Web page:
The country’s power authorities are puzzled over the inability of Nigeria to rectify the challenge that has led to the reduction in gas supply to Ghana.
The development has resulted in thermal plants in the Tema enclave either producing at reduced capacities or lying idle.
As of yesterday, November 4, 2015, the Ghana Grid Company (GRIDCo) was receiving 326.50 Megawatts (MW) out of the normal 330 MW from Takoradi International Company (TICO), and Asogli 183MW out of 200MW.
The Tema Thermal 2 Power Plants (TT2PP), with installed capacity of 110MW, has units one, two and three generating a mere 6.43MW, 6.21MW, and 3.82MW respectively, while units four and six are completely down.
The second TT1PP, with installed capacity of 50MW, is also now idle.
At the Aboadze Power Enclave, however, all the units are running. As of yesterday morning, units one, two and three were up with 100MW, 98.16MW and 49.91MW respectively as Ghana Gas was transmitting almost at full capacity of more than 108 million standard cubic feet (MMSCF).
All the three units of the Mine Reserve Plant (MRP), with installed capacity of 80MW, were down at zero megawatts, while the CENIT Plant, which was expected to add 126MW to the national grid, also recorded negative generation.
These plants, with the capacity to run on light crude oil, distillate fuel oil (DFO) and natural gas, would have added more than 350MW to the national grid if they were functional.
Information available to the Daily Graphic indicated that the gas pressure at Tema, as of 9 a.m. yesterday, was taking care of only Asogli.
Engineers said the pressure from Nigeria was not enough.
According to the engineers, it made economic sense to allow only Asogli to run at the current bar-gauge than to allow all the units to tap into it.
Again, since the shortfall in the supply of gas to the country from Nigeria last month and the inability of the national generator to pay for supply and buy light crude in case of emergency, the country’s load deficit is estimated between 380MW and 400MW.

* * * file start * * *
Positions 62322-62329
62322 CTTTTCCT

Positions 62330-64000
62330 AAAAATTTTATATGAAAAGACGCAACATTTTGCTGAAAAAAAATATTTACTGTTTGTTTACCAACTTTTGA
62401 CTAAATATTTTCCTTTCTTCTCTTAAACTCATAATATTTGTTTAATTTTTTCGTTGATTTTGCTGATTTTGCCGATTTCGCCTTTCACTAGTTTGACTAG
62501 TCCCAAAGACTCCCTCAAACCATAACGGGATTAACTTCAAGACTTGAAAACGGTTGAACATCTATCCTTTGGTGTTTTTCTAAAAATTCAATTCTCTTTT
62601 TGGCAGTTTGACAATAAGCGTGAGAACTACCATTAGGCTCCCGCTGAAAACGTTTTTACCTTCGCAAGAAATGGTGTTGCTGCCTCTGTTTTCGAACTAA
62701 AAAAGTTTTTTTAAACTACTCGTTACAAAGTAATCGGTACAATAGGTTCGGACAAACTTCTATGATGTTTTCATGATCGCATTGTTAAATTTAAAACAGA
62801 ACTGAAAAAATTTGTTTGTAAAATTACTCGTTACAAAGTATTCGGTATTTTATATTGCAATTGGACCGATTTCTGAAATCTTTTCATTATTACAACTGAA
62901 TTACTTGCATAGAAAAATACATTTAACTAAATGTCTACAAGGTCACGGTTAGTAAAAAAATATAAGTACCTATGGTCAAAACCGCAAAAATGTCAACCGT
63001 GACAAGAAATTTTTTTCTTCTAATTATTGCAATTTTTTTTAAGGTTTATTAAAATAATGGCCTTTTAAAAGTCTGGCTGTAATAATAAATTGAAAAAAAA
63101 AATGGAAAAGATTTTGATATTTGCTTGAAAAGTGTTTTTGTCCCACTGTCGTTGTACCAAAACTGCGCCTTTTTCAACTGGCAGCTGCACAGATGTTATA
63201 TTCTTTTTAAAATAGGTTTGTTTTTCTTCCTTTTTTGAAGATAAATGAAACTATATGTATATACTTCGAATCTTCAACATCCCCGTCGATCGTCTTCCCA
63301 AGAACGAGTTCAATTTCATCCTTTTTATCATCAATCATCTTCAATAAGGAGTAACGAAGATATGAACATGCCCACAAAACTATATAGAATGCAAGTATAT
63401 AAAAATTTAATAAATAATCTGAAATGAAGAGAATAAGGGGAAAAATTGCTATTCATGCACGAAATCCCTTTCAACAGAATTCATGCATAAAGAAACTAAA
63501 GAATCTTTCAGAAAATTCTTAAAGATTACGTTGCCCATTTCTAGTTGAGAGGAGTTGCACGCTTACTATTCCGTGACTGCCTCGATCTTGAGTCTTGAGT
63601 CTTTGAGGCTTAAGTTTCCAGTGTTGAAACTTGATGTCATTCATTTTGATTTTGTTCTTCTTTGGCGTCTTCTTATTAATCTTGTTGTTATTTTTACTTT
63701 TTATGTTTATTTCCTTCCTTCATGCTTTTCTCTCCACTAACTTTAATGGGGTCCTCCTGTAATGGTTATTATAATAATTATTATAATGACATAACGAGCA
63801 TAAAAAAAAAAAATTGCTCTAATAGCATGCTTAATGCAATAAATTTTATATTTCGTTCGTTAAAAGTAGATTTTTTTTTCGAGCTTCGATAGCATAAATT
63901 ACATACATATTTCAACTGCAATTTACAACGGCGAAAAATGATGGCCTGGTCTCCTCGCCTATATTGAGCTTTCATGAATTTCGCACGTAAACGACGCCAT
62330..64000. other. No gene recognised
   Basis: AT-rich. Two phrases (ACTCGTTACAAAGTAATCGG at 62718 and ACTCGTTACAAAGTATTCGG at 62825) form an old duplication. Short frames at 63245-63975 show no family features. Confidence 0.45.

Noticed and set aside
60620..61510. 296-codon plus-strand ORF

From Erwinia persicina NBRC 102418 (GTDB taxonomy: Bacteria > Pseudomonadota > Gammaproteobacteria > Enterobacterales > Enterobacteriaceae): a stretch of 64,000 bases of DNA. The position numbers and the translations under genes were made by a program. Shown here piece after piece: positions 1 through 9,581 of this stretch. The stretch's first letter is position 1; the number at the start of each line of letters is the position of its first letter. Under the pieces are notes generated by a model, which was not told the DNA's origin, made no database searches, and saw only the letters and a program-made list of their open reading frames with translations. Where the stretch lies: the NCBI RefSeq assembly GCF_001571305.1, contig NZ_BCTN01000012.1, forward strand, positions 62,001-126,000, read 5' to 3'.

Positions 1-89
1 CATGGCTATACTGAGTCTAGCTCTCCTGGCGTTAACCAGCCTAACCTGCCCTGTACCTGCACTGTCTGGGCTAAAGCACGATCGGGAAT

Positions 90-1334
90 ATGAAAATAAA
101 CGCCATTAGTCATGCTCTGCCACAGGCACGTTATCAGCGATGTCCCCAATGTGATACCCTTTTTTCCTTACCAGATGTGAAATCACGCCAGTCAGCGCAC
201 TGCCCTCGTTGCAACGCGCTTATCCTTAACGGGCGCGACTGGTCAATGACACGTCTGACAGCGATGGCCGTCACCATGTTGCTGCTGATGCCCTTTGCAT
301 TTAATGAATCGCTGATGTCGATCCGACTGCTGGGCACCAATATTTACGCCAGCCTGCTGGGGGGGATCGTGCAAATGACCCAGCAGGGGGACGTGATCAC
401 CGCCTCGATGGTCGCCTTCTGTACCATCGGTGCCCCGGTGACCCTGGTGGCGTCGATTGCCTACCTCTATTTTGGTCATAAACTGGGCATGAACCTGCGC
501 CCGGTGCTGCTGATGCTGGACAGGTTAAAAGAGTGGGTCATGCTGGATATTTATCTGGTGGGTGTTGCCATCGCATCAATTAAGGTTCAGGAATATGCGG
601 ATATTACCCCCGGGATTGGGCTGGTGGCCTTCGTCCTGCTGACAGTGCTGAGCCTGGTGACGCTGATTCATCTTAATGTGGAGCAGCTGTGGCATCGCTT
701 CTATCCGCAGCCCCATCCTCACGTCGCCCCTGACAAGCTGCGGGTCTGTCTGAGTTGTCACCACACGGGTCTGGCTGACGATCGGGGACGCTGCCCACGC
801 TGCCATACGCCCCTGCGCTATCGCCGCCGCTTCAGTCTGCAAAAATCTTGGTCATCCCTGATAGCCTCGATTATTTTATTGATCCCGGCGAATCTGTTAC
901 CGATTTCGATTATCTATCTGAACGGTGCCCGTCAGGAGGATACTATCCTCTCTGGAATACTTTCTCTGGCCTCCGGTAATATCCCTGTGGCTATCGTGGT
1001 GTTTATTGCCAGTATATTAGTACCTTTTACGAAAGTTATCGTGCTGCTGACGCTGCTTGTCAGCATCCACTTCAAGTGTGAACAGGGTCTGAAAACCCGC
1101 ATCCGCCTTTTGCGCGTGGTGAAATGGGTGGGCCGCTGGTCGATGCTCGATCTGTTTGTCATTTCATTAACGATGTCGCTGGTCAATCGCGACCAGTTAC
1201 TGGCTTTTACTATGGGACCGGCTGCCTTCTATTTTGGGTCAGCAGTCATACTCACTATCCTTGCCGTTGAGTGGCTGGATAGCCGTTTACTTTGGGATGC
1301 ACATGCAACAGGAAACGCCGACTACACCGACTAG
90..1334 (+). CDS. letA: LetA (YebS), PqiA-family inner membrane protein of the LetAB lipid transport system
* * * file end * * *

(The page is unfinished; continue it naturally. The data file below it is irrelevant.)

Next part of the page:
GRIDCo has indicated that available generation at peak period yesterday was estimated at 1,659MW compared to the projection of 2,050, which left the country with a deficit of about 391MW to be managed
Checks from the power sector indicated that the Volta River Authority (VRA) was not financially positioned to buy light crude or diesel or pay for the gas supply owing to the unrealistic electricity tariff and money owed it.
To make matters worse, information available indicates that generation at the Bui Hydro Power was zero megawatt as of 9 a.m. yesterday.
Crisis far from over
Experts who pleaded anonymity told the Daily Graphic that the country’s power situation was far from over, since the current challenge had nothing to do with generating units.
“I must say that the VRA’s own statistics indicate that the country’s total installed capacity at present is 2,846.5MW, and it is likely to shoot up with additional AMERI and the power ships,” one source said.
According to the source, the problem of the country was simply inadequate cheaper fuel source for the installed units,
“From what we have, Ghana should have more than 450 million standard cubic feet of gas with standby reserve margin of 25 per cent which we don’t have,” the source said